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CT Most Haunted State

Aicha Ly | Opinion Editor

Many of us have heard about the famous Salem Witch Trials that happened in colonial, Puritan society next door in Massachusetts. But, not as many people know that the first witch trials to ever happen in the union actually happened in Hartford. Yes, the Hartford in Connecticut--the Nutmeg State, also known as the Constitution State; our state, which appears to be a haunted state. What exactly leads to my claims of Connecticut being a haunted state?

Well, for one, it is one of the oldest states in the Union meaning there is more colonial history here as opposed to states that were established as part of the union later on. This means the history of events such as witch trials goes back further, where innocent people were victimized by society--killed by ignorance and superstition. People such as Alse Young of Windsor, a daughter, sister, wife and mother--the first to die in Witch Trials. Furthermore, what other state has a horror movie named after them? We have “A Haunting in Connecticut.” Moreover, this movie actually has a sequel (“A Haunting in Connecticut Part II”). But that is not all. Remember the creepy doll named Annabelle, from the movie “The Conjuring?” She is actually in Connecticut right now! She has been living in Monroe, CT for years. Matter of fact, the movie “The Conjuring” itself is also based in Connecticut since paranormal investigators Ed and Lorraine Warren’s house is here--which brings an onslaught of creepiness by itself.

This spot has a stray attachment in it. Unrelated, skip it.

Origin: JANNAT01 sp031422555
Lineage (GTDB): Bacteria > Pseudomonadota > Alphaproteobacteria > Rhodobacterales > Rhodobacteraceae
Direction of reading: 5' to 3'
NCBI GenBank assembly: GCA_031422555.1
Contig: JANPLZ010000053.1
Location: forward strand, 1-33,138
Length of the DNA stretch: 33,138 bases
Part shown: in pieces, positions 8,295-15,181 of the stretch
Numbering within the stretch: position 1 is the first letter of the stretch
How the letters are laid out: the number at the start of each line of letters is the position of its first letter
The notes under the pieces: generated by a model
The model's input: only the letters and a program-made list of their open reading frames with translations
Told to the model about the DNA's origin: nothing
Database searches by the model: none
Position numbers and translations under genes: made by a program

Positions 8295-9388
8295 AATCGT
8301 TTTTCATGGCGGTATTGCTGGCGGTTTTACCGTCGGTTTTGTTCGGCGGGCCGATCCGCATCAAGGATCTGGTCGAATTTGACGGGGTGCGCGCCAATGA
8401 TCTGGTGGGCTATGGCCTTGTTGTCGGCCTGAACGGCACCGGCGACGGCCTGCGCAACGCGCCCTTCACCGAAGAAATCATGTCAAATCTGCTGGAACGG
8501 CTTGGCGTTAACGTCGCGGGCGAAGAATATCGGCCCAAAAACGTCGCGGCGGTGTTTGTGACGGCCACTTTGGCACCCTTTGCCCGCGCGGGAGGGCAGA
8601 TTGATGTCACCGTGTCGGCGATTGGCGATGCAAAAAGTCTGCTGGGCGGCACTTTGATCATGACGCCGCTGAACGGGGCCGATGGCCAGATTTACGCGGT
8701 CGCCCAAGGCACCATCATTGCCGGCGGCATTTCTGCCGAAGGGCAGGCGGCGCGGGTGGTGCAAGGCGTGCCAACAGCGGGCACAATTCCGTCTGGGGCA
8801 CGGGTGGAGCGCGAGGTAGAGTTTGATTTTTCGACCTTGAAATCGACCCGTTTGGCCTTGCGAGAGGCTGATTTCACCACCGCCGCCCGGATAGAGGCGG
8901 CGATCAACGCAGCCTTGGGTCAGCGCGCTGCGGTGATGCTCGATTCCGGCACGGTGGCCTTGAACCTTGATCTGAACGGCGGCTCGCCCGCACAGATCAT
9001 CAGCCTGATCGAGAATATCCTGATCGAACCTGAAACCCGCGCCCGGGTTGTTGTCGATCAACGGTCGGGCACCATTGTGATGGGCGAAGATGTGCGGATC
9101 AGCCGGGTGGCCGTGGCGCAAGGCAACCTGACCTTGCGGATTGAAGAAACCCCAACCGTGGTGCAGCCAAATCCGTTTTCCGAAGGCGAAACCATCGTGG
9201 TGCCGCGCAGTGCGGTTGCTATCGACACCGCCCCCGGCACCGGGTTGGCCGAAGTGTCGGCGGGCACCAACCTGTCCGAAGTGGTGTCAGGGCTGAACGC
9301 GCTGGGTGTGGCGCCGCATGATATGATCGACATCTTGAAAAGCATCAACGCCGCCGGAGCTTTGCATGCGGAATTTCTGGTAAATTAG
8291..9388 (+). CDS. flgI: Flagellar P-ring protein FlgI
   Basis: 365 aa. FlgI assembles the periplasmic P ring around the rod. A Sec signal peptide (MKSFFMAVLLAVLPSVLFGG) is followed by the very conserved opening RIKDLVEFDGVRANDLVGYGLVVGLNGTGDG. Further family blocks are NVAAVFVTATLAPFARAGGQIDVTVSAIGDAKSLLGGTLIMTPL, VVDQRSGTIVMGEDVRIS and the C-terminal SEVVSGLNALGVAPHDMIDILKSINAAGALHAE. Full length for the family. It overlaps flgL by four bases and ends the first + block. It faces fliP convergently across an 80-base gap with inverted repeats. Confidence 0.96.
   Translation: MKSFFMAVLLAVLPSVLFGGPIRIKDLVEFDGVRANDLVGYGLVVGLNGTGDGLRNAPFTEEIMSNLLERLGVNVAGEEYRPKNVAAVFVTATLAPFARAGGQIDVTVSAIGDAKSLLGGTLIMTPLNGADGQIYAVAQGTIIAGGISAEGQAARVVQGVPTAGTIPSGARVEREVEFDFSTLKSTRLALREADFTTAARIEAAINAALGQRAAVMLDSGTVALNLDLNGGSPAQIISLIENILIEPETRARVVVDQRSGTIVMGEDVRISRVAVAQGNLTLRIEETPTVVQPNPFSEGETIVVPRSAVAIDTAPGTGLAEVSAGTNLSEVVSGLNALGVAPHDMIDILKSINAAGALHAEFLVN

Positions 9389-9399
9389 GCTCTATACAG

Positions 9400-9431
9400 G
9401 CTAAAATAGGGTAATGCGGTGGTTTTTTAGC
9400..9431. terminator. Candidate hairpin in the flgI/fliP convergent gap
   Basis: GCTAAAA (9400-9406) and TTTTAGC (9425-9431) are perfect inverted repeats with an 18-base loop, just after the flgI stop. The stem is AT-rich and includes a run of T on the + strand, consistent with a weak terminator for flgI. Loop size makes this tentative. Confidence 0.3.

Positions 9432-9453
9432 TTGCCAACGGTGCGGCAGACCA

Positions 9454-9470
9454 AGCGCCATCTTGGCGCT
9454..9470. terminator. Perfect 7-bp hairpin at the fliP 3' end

It is important to note as well that colonists in Connecticut have not had a great track record with the Indigenous peoples who lived and continue to live here. Connecticut, which means “beside the long tidal river” in Algonquian, is the home of the Pequot Tribe among other Native American groups. I name the Pequot Tribe specifically because of the Pequot War, in which hundreds of Pequot Indians were massacred by colonists. Many survivors were enslaved. Though beliefs about death and the afterlife vary per tribe and can be individualistic since everyone is different, but those who may believe in ghosts would certainly have reason to believe that Connecticut is very haunted based on what essentially was the genocide of Native Americans, especially since violent conflict did not start with this war nor did it end after it.

My consensus is that Connecticut is a haunted state. Whether it is haunted by ghosts of people who lost their lives to unnecessary violence brought on by selfish colonialism, women killed by superstition or dreams of opportunities, reunification and more that were assassinated by adulthood or oppression, ghosts do exist in this state. Even if people do not believe in ghosts described in the traditional, Halloween sense, it is undeniable that ghosts do roam in our stories and minds. However, I do not believe it is the most haunted state. I would suspect that there are more haunted states down in the Southern United States, where slavery was much more prominent as an inhumane institution. There are surely no shortage of secrets, identities and hidden bodies buried there.


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